Criminal courts are supposed to be open to the public, and, technically, they are — but how many people have ever observed a criminal proceeding from beginning to end? The judges and prosecutors who take center stage are elected officials (or are appointed by them) who make decisions with huge consequences for public health and safety and racial justice. Yet there is often little oversight or community involvement.
Local advocates of transformative racial justice are trying to change this by expanding a volunteer-based court-watching program.
“Where is the accountability?” asks Autumn Redcross, the director of Abolitionist Law Center’s court watching program, which began a little over two years ago. The program recruits and trains volunteers to observe the everyday workings of the criminal legal system and report back what they see.
So far, ALC's court-watching has flagged some serious concerns.
It was a volunteer court watcher who first informed the organization of Judge Anthony Mariani’s allegedly racist and abusive behavior towards Gerald Thomas, which led the organization to help his mother file a complaint against Mariani, according to William Lukas, ALC communications director.
In other settings, Redcross says, ALC court watchers have seen defendants actively withdrawing from methadone during their proceedings. And in one instance, a court watcher reported meeting someone who told them they were selling plasma to pay for their court fees.
“He was literally being asked for blood money in order to satisfy his court fines and fees,” she says.
Redcross says the extra attention can influence court room behavior and outcomes.
“The benefit of court watching is that it puts people on notice. We always act differently when we know we're being watched,” she says. “And surveillance is such a huge part of policing culture in the first place. It only makes sense to have surveillance on those who surveil and who are appropriated as judges over my life.”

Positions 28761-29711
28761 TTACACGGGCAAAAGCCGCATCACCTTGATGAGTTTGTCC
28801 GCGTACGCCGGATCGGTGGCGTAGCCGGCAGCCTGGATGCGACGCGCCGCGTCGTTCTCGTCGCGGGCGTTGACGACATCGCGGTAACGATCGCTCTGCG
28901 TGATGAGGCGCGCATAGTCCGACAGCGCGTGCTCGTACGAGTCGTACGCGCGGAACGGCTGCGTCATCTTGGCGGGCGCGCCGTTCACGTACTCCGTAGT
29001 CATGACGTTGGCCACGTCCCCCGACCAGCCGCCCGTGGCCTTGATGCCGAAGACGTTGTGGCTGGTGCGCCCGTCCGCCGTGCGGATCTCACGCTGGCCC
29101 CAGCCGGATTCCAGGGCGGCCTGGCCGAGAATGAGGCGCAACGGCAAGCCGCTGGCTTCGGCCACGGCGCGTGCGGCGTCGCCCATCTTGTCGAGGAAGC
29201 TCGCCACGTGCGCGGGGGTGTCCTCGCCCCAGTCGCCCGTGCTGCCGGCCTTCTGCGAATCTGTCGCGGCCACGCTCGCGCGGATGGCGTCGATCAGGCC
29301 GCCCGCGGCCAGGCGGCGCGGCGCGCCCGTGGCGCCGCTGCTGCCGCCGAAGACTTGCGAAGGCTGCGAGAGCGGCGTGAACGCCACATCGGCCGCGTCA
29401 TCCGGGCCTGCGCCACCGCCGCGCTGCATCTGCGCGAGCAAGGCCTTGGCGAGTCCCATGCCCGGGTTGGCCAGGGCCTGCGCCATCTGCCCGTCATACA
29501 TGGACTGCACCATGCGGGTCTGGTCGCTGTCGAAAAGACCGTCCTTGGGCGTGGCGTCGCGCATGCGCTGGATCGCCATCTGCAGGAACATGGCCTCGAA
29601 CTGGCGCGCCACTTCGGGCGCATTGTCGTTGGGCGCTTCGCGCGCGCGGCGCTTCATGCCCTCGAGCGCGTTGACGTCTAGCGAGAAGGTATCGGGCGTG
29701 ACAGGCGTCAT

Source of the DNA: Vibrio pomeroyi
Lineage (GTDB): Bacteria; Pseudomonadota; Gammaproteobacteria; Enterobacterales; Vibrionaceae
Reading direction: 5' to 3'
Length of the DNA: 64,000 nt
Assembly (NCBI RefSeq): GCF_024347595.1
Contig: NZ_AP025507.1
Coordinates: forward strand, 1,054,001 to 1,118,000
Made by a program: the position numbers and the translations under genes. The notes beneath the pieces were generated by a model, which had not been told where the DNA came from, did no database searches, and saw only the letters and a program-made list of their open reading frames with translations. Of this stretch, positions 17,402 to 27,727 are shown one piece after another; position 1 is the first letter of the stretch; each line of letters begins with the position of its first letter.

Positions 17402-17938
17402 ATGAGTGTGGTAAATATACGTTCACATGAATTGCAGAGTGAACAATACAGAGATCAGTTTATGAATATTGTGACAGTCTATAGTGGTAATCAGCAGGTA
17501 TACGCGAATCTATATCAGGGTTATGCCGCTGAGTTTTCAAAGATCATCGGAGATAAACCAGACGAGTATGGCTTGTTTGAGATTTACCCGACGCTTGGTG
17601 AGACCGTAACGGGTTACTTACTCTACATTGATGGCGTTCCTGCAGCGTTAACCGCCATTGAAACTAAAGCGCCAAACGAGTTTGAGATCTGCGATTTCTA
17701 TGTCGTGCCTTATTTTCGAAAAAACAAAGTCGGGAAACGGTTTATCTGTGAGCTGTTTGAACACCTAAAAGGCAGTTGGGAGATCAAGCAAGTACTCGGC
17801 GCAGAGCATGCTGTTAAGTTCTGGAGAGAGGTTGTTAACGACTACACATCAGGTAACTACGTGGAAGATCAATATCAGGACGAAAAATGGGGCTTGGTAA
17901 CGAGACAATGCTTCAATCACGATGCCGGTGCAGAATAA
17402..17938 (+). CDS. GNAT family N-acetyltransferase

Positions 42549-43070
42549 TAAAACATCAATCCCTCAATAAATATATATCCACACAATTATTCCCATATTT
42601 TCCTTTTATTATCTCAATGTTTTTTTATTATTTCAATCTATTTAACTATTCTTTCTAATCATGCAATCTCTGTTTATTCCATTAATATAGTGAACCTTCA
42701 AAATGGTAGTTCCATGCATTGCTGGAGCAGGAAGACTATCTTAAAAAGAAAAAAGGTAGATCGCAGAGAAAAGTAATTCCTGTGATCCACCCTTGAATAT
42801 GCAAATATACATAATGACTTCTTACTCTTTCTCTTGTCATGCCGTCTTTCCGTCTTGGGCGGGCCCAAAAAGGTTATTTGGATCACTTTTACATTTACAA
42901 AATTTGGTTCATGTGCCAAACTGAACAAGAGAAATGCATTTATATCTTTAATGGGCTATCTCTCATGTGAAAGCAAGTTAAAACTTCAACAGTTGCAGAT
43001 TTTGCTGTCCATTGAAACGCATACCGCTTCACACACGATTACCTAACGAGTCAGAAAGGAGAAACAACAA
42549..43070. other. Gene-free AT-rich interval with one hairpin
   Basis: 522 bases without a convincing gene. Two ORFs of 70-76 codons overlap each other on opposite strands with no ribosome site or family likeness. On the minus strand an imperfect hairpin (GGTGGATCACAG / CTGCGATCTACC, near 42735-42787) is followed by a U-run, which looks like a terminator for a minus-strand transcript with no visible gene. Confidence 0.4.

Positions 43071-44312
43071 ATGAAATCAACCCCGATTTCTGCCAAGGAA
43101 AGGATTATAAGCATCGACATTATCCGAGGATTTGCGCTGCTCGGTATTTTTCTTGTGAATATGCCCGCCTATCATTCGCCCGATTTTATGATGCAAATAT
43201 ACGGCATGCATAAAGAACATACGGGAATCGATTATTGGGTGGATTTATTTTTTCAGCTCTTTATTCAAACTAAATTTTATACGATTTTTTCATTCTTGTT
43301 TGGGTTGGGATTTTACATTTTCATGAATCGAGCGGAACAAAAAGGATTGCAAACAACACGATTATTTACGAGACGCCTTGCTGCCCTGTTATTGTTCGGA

Court watch volunteer coordinator Joshua Palmer says the program has several dozen volunteers, but their availability to cover court sessions varies based on the time of year. They’re hoping to recruit more volunteers to expand the program and provide regular oversight to courtrooms around the county.
Volunteer court watcher Darya Kharabi, also a former digital marketing coordinator for Pittsburgh City Paper, says that one of the biggest surprises of their court watching experience had to do with courtroom culture.
They described feeling disbelief at how much standards of morality, empathy, and humor “are skewed within the courtroom,” recalling that once “I was watching traffic court, and the judge spent the whole time maintaining this witty banter in a side conversation with his clerks and the constable and cracking jokes all through the time I was watching, while he went through probably five to ten cases. Just continuing these little jokes… while putting out a warrant for someone's arrest.”
They say they were consistently disappointed by “the extent to which there was a complete and utter lack of understanding and recognition of people’s humanity,” which included watching one judge allegedly refer to a defendant as “the homeless one” and another “point and laugh at a man for not knowing why he was in solitary confinement.”
“The things that I witnessed [in court] that people laughed at make me want to cry,” they say.
Kharabi got involved with ALC’s court-watching program in January 2021, shortly after graduating from Carnegie Mellon University. An artist, Kharabi was drawn to a post requesting a volunteer sketch artist to produce images of people and events in the courtroom, since cameras are not allowed.
Despite the fact that many courtrooms are not always welcoming environments, some progressive judges, like Magistrate Mik Pappas, support citizen court-watching efforts.
"Judges should encourage the presence and growth of court watching programs because the transparency that they foster promotes public confidence in the legal system, and they enable citizens to exercise their constitutional right to observe, document, and report on court proceedings,” he writes to City Paper in an emailed statement.
Redcross says she sees court watching as an extension of the Civil Rights Movement. “When people did sit-ins, they basically, simply, and absolutely forced themselves into situations that were not welcoming of them in order to make a plea for equal treatment.”
“What about the community who these courts are working on behalf of? How can we be more involved? And shouldn't we be?” Redcross asks.Anyone interested in volunteering as a court watcher should contact Joshua Palmer at email@example.com.